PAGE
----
One-line solution summary:
A multifaceted mobile application aimed to increase community engagement and research avenues for rare diseases.
Pitch your solution.
1. The main problem we are committed to solving is finding better care for those affected with rare diseases on both a short- and long-term basis.
2. The solution we are proposing involves an mHealth app, that actively seeks to provide interactions between patients, community members, and researchers. Along with the ability to communicate in groups, our app gives the opportunity for community members and patients to set up fundraisers for rare diseases of their choice. There will be a research database that shows all rare diseases and the needs of each by order of no. of publications and treatments. This database will encourage researchers to communicate needs for certain rare diseases community advocates could setup.
3. Our solution has the potential to drastically improve management and care for rare diseases in under-sourced communities, and provide insight of the exact research needs around the world for this understudied subject.
What specific problem are you solving?
The problem we are working on entails better care for those affected by rare disease (RD). Around the world, nearly 300 million people are affected by a form of RD.
Even though it is called rare disease, the number of people afflicted is fare from rare.
The factors of the problem that relate to my solution is the lack of communication between researchers and those affected by the disease. Most of the time, it is the lack of research that contributes to gaps in proper care. By providing a setup where many community members are sharing and working on the same projects
What is your solution?
Our solution is a mobile health application dedicated to increasing research for rare diseases in order improve diagnosis, management, treatment for these maladies. Our app accomplishes this by bringing together patients, community advocates, and researchers to inform and fundraise for different rare diseases, depending on need.
Who does your solution serve, and in what ways will the solution impact their lives?
The target population this app aims to serve are the 350 million people around the globe with rare diseases. Currently, there are more than 6800 rare diseases. This cohort is very well underserved because of the lack of research and data available, there aren't many management options. Because of the insufficiencies, the mortality rate was significantly high (with 95% of all diseases incurable), leading to unnecessary deaths.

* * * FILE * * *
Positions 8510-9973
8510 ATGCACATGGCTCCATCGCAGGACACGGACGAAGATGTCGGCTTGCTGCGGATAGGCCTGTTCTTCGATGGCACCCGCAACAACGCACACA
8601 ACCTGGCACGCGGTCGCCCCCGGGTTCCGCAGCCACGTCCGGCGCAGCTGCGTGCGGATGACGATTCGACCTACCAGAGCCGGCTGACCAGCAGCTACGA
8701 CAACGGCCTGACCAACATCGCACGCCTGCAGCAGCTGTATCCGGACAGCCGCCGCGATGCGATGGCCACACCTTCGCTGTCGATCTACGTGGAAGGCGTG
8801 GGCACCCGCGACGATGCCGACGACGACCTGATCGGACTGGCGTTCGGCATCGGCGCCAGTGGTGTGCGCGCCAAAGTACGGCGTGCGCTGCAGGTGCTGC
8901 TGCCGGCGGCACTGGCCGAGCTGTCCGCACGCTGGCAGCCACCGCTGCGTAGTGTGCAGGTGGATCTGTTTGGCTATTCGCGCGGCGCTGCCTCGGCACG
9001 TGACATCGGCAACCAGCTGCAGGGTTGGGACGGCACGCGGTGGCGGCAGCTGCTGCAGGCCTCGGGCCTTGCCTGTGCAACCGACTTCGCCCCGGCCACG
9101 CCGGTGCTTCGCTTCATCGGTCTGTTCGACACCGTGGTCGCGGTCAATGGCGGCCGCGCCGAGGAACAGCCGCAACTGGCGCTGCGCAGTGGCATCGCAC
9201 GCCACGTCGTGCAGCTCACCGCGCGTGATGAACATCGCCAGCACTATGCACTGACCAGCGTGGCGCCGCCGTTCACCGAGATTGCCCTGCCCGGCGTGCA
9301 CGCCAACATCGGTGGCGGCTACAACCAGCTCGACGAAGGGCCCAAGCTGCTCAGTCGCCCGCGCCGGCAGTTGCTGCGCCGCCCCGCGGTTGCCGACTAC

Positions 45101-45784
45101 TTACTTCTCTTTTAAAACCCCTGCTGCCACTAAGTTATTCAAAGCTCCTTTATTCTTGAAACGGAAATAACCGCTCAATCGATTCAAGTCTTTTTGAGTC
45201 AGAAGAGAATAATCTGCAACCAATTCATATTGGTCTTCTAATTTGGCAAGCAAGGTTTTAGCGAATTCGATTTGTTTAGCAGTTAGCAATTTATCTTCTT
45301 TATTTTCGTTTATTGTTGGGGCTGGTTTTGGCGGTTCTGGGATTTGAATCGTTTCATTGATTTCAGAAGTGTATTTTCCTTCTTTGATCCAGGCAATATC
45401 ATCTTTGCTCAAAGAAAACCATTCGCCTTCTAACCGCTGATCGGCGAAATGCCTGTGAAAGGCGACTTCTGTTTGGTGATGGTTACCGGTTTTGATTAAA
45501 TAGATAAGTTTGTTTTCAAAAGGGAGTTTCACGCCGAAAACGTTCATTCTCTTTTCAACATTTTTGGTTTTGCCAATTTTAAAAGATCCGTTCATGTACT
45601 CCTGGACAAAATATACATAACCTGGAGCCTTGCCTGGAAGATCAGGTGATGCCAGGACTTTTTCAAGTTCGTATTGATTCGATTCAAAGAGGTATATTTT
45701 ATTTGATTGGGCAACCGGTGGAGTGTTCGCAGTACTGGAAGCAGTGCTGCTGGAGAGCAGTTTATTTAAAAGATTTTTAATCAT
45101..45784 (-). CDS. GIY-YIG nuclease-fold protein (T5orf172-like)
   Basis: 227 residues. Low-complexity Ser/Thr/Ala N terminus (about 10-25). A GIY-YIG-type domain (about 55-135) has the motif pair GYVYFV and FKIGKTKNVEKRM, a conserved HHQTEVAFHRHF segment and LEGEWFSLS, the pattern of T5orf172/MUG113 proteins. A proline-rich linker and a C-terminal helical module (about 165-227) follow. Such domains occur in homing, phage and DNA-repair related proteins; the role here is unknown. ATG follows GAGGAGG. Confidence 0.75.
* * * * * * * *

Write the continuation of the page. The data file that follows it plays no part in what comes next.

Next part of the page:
In order to understand needs better, we contacted the Joey Foubdation, a nonprofit that raises funds for cystic fibrosis. We had the opportunity to personally talk with patients. One of the top responses for improving the quality of life for those with rare diseases was a way to connect all those with rare diseases. We took the advice and decided to create RareConnections as a platform where users can chat, join community groups, and raise funds for their diseases into research.
Which dimension of the Challenge does your solution most closely address?Promote community and connection among rare disease patients and their advocates
Explain how the problem you are addressing, the solution you have designed, and the population you are serving align with the Challenge.
The problem my app is targeting is improving the quality of life for those with RD. The Horizon Challenge addresses how technology can help people with rare diseases get the right care faster. On both a long and short term basis, our app is speeding up care. The research registry aspect of the app is solely dedicated to increasing research to find cures for RD quicker. The target population in my app is the same as the challenge: patients with rare diseases. My app directly serves the needs for patients through research, funds, and interactions.
In what city, town, or region is your solution team headquartered?Williamsport, PA, USA
What is your solution’s stage of development?Pilot: An organization deploying a tested product, service, or business model in at least one community.
Explain why you selected this stage of development for your solution.
RareConnections was created under Khan Innovations, a startup focused on improving medical management via mHealth technology with machine learning algorithms. As of date, this organization is undergoing user testing, with demo rollouts tested by 30+ employees at Nielsen IQ - a marketing intelligence software provider. Since Nielsen IQ is the only community targeted for testing, the stage of development of RareConnections is at Pilot.
Who is the Team Lead for your solution?